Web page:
As Paul explained during his interview, there are five key stages a prospective patient goes through when making their “buying decision”. Storytelling for sales can be useful at every stage of the process, and different stories may be a better fit for each stage. Here are the five stages Paul outlined:
- Meeting your prospective patient
- Building a rapport
- Giving them the sales pitch
- Resolving their objections
- Closing the sale
Working your storytelling into the conversation organically helps keep it from sounding too “salesy”, and the right story at the right stage can make all the difference. For example, stories can be a great way to resolve concerns and objections. You could say something like “a previous patient was having financial concerns like yours, so we sat down and explored payment options that would fit their finances. We were able to come up with a solution that worked with their budget.” You’re demonstrating through your story that not only are you willing to work with your patient, but that you have a proven track record of that level of flexibility with past patients.
Storytelling is an underrated art form. It can serve as a powerful trust builder, and it can serve to more effectively help you “get your patient out of their own way” and show that you’re ready to be a trusted, collaborative partner for their healthcare needs.
If you’d like to learn more about Paul Smith, his bestselling books, and his strategies for storytelling for sales, please visit his website at https://leadwithastory.com/.
About Paul Smith
Paul Smith is one of the world’s leading experts on organizational storytelling. He’s one of Inc. Magazine’s Top 100 Leadership Speakers of 2018, a storytelling coach, and the author of three Amazon #1 bestsellers: Lead with a Story (now in its 11th printing, and published in 7 languages around the world), Sell with a Story, and The 10 Stories Great Leaders Tell; in addition to Parenting with a Story and his newest work, Four Days with Kenny Tedford. He’s a former executive at The Procter & Gamble Company and a consultant with Accenture prior to that.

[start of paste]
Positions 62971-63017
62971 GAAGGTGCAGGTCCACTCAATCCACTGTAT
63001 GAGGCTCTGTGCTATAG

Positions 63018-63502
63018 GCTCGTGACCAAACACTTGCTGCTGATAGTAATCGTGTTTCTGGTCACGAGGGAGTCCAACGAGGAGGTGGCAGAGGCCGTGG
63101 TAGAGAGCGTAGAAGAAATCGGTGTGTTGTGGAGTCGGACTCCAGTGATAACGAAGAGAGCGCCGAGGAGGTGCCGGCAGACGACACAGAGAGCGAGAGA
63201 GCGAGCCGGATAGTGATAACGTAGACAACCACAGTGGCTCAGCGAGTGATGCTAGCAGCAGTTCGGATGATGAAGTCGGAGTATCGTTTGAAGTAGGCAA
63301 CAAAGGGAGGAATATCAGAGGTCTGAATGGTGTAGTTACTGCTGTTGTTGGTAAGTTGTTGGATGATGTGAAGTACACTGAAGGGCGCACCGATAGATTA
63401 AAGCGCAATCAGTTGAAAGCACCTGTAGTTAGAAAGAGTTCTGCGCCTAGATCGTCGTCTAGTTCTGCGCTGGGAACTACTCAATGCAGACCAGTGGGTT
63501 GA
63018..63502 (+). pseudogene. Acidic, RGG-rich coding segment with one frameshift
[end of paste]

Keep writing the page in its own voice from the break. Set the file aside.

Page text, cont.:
As part of his research on the effectiveness of storytelling, Paul has personally interviewed over 300 CEOs and executives in 25 countries, and documented over 3,000 individual business stories. That’s allowed him to reverse engineer what works in storytelling and what doesn’t. His work has been featured in The Wall Street Journal, Fast Company, Inc. Magazine, Time, Forbes, and Success Magazine, among others.
Paul has trained executives at international giants like Google, Hewlett Packard, Ford Motor Company, Bayer Medical, Novartis, Abbott, Progressive Insurance, Luxottica, Walmart, Kaiser Permanente, among dozens of others.
A 20-year veteran of P&G, Paul worked most recently as director of consumer and communications research for the company’s $6 billion global paper business where he led a research team across four continents. He also held leadership positions in corporate finance, manufacturing plants, and sales working closely with major global retailers like Walmart, Costco, Asda, and Sam’s Club.
Paul holds a bachelor’s degree in economics, and an MBA from the Wharton School at the University of Pennsylvania. He lives with his wife and two sons in the Cincinnati suburb of Mason, Ohio.
How to Connect with Paul Smith:
- Website: https://leadwithastory.com/
- LinkedIn: https://www.linkedin.com/in/smithpa9/
- Facebook: https://www.facebook.com/LeadWithAStory
- Twitter: https://twitter.com/leadwithastory
About The FM Shift
What if functional medicine became as profitable, rewarding, and stress-free as you expected it to be? The business side of functional medicine doesn’t have to be a GRIND. We can help you discover functional medicine sales mastery and make maximum money without patient resistance.
The FM Shift shows you how to effortlessly attract patients who want what you offer and are willing to pay you what you’re worth, without waiting for your practice to magically mature.